Whether we realize it or not, each of us harbors an implicit personality theory—a network of assumptions about the relationships among various types of people, traits, and behaviors. Knowing that someone has one trait leads us to infer that he or she has other traits as well. For example, you might assume that a person who is unpredictable may also be dangerous or that someone who speaks slowly is also slow-witted. You might also assume that certain traits and behaviors are linked together—that a celebrity with a sweet and beloved persona, for example, could not possibly have skeletons in the closet.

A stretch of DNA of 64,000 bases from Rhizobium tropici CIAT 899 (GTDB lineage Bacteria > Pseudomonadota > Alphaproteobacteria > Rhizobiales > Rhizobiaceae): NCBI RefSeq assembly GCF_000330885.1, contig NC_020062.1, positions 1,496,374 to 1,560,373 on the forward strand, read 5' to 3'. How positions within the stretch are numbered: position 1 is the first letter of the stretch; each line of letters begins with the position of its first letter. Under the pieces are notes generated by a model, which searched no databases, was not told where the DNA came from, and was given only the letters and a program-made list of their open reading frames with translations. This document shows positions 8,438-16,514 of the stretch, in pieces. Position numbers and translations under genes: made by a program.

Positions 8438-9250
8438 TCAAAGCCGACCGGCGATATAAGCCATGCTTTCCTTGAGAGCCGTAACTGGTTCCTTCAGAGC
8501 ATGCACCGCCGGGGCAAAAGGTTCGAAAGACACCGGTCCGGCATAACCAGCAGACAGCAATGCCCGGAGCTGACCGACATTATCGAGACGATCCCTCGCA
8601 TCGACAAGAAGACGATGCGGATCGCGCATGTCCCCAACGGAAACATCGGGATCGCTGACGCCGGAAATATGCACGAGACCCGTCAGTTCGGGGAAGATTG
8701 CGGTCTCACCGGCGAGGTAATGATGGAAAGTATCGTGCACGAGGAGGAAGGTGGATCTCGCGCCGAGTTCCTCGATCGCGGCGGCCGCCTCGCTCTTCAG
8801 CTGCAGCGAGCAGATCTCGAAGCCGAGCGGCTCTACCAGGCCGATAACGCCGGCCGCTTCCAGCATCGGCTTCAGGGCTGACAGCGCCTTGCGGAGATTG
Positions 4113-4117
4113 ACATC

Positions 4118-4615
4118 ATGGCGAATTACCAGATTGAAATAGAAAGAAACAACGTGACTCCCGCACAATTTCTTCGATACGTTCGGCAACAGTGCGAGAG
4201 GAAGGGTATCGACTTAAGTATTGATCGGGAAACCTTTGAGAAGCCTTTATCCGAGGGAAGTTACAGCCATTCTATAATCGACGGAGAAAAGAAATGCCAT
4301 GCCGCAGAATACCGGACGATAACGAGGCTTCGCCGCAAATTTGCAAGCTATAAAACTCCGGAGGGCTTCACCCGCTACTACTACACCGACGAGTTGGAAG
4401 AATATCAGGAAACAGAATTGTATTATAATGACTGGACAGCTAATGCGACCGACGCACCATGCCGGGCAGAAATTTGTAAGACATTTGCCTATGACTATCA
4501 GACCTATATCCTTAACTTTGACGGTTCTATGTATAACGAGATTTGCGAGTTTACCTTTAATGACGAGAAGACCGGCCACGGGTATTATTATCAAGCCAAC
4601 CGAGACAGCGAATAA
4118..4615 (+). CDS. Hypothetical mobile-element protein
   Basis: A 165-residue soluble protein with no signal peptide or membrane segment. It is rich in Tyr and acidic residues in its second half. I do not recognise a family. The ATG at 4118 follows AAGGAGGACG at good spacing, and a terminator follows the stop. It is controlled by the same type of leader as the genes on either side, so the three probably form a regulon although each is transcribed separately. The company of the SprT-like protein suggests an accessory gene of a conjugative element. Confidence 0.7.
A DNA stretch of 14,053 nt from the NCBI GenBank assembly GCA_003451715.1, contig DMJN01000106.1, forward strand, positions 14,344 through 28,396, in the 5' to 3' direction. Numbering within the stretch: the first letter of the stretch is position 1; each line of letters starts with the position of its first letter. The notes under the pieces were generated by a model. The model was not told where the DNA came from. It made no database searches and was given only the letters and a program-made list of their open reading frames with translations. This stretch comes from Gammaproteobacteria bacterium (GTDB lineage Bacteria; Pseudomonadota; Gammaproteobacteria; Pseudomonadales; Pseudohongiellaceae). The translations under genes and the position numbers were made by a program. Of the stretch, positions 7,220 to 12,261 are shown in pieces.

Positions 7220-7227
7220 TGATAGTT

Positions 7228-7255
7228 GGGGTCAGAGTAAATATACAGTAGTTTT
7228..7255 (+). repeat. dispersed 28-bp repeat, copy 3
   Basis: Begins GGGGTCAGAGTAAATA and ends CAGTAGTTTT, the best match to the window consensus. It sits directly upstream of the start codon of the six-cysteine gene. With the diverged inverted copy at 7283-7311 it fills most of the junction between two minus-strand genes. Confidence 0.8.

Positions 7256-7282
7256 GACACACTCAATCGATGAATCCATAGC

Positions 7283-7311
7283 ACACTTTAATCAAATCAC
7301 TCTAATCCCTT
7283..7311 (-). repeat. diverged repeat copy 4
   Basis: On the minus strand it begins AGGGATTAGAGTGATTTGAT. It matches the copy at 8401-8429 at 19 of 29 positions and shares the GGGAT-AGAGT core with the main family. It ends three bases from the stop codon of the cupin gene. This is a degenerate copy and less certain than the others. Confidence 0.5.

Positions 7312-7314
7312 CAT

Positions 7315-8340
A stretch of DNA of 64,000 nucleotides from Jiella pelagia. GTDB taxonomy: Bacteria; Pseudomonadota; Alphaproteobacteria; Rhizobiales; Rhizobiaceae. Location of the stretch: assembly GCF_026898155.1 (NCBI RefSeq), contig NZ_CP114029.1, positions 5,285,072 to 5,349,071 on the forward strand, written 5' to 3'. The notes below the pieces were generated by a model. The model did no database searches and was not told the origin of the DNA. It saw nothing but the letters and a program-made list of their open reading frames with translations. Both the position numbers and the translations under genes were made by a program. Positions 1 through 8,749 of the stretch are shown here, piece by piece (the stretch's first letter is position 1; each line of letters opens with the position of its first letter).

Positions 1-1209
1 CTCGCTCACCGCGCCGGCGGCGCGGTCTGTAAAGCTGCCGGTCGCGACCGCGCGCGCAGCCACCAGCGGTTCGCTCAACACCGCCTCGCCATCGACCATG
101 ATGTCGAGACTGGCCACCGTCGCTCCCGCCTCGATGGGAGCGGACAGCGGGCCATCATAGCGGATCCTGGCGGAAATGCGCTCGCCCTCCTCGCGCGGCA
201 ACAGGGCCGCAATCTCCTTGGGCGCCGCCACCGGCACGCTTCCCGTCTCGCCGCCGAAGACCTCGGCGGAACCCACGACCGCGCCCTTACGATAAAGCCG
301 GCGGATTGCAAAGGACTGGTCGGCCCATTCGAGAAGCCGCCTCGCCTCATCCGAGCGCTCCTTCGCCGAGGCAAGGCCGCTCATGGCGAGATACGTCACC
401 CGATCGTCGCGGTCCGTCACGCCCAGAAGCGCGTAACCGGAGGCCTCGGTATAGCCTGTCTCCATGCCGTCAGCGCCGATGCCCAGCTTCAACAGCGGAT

Solomon Asch was the first to discover that the presence of one trait often implies the presence of other traits. Asch told one group of research participants that an individual was “intelligent, skillful, industrious, warm, determined, practical and cautious.” Another group read an identical list of traits, except that the word warm was replaced by cold. Only the one term was changed, but the two groups formed very different impressions. Participants inferred that the warm person was also happier and more generous, good-natured, and humorous than the cold person. Yet when two other words were varied (polite and blunt), the differences were less pronounced. Why? Asch concluded that warm and cold are central traits, meaning that they imply the presence of certain other traits and exert a powerful influence on final impressions. In fact, when college students in different classes were told ahead of time that a guest lecturer was a warm or cold person, their impressions after the lecture were consistent with these beliefs, even though he gave the same lecture to everyone.